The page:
Half Marathon Training Plan – FAQs
Can I rearrange workouts during the week?
Workouts can be rearranged as necessary throughout the week. Please do not lump them all together or try to do more than one in the same day. Do NOT put the speed intervals and long run back to back. If you have a hectic week and need help with the schedule – email me!
How hard/easy do I run?
You know how hard/easy to go based on the workout’s RPE. The Relative Perceived Exertion is based on a simplified scale of 1-10 where 1 is sitting on your couch and 10 is running away from a serial killer. None of our workouts will be a 1 or 10! Most will be in the 4-5 range with speed intervals taking us up to 7-8. Please try to control your speed as much as possible. Make your hard workouts hard, and your easy workouts easy to get the best benefit!
How long will “long” runs be?
For long runs, slow and steady is our motto! These runs are essential in getting you ready for the half, but they should not be your hardest workout of the week. Please run at a pace where you can very easily have a conversation with someone (if you are alone, talk out loud or to the squirrels!). This run is there to help your body and legs get used to the duration of the race. It is better to run the entire workout at a steady (possibly slow) pace than to start fast and then have to drag yourself to the finish. Your longest run of the program will vary between 10 and 15 miles depending on your level of running experience.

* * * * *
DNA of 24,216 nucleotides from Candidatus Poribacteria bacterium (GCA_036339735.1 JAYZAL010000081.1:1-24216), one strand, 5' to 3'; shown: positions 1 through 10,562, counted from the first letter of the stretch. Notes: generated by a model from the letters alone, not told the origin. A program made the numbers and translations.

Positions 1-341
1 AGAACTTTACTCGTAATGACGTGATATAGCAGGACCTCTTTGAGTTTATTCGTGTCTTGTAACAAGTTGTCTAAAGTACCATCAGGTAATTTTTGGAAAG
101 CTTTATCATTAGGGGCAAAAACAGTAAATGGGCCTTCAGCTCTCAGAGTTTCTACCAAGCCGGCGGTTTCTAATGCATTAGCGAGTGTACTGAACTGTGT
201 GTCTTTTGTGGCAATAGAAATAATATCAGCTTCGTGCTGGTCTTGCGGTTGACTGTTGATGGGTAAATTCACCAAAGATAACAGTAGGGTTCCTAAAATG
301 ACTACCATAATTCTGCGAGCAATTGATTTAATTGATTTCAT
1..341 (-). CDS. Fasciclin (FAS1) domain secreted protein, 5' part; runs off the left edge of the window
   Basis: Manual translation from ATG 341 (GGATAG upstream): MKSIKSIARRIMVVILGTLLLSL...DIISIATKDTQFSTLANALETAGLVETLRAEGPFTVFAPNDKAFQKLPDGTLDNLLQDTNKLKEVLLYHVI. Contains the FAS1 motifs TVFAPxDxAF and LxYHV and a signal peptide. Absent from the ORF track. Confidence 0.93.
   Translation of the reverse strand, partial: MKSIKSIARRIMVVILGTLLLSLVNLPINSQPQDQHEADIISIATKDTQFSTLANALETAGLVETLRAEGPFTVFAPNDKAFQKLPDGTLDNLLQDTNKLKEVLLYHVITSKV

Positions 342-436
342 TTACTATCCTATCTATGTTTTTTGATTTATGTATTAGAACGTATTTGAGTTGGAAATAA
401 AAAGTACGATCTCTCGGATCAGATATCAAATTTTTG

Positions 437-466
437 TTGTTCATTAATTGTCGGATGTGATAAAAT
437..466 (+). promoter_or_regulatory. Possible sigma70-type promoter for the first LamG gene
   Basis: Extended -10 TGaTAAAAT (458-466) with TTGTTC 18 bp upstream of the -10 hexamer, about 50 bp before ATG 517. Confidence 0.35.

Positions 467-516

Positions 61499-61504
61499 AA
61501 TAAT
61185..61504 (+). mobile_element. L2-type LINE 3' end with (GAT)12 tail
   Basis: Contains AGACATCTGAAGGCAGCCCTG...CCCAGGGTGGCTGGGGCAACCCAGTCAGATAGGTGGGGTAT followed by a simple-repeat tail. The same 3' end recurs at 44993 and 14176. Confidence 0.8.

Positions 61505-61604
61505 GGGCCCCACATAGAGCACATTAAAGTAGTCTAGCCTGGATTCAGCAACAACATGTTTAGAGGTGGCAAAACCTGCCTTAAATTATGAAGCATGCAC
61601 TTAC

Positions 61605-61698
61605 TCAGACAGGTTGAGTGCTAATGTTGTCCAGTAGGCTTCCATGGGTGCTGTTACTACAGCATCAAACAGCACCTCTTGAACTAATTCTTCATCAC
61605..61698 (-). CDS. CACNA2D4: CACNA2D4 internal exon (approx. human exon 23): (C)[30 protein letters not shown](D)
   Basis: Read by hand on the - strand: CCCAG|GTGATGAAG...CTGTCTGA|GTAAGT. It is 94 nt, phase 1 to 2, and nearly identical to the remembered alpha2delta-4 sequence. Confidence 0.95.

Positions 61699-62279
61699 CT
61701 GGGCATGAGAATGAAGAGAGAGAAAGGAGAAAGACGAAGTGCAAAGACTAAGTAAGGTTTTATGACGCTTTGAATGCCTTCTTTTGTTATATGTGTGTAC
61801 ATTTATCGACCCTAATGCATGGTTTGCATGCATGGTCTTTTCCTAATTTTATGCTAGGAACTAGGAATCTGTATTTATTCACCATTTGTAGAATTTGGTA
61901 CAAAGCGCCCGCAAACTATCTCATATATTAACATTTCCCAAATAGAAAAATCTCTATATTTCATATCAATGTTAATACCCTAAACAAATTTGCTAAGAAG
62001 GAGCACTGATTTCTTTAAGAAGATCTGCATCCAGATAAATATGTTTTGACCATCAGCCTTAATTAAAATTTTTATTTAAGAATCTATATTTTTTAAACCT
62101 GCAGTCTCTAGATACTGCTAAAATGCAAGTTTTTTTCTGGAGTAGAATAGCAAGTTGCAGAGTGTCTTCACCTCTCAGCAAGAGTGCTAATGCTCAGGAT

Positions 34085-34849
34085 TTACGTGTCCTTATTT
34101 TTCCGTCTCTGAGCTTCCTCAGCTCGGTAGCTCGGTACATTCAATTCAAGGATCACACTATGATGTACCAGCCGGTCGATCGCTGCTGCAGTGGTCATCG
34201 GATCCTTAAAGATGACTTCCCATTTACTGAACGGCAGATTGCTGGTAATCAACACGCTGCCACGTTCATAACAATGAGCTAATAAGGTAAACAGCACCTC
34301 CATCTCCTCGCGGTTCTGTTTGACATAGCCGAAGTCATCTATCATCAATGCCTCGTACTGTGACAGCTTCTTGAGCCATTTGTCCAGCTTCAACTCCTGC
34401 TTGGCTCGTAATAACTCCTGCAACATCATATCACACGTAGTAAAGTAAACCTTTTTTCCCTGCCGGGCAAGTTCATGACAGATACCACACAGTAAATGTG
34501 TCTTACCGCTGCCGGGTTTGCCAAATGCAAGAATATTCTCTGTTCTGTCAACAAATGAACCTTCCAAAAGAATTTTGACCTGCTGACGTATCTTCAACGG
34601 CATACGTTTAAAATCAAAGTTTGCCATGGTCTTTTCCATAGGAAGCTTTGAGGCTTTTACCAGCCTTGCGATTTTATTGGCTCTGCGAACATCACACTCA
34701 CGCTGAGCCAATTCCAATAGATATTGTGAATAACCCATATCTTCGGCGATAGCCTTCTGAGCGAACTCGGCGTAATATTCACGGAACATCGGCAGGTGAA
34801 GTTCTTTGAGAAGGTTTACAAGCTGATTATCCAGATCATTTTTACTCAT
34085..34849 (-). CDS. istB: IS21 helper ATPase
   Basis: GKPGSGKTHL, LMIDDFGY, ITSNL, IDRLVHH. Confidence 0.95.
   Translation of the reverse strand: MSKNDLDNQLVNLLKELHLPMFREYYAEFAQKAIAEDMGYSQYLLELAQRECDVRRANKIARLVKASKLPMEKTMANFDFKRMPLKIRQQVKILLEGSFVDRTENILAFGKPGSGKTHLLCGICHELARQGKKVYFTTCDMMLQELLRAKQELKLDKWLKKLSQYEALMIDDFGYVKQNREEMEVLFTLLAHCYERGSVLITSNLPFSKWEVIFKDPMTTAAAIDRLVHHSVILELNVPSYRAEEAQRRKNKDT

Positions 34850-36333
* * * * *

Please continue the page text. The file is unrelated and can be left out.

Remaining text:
What do I eat and drink?
At the beginning of the program, none of our workouts will be long enough to warrant eating during the workout. As your long runs begin to extend beyond 90 minutes then I will let you know more specific information about refueling during the run. I encourage you to have an 8oz glass of 1% chocolate milk when you finish your workouts to help replenish and restore your muscles. Please stay away from Gatorade/powerbars/gels, etc because of the sugar content. At this point in training, you are not burning enough calories to need that much carbohydrate and we would like to get your body to become more efficient as a long distance runner and utilize your fat as fuel.
Will I workout everyday?
Not necessarily. Active Recovery is a tool that we utilize to help increase the rate at which your legs recover from runs. It is typically an alternate activity that is done at a very easy pace and allows you to work through any soreness or inflammation. My personal favorite activities are biking and swimming so I went ahead and placed those in the workout, but you can substitute walking or another activity if you would like. These days can also be additional rest days if you are feeling very tired or just need an extra day to get stuff done!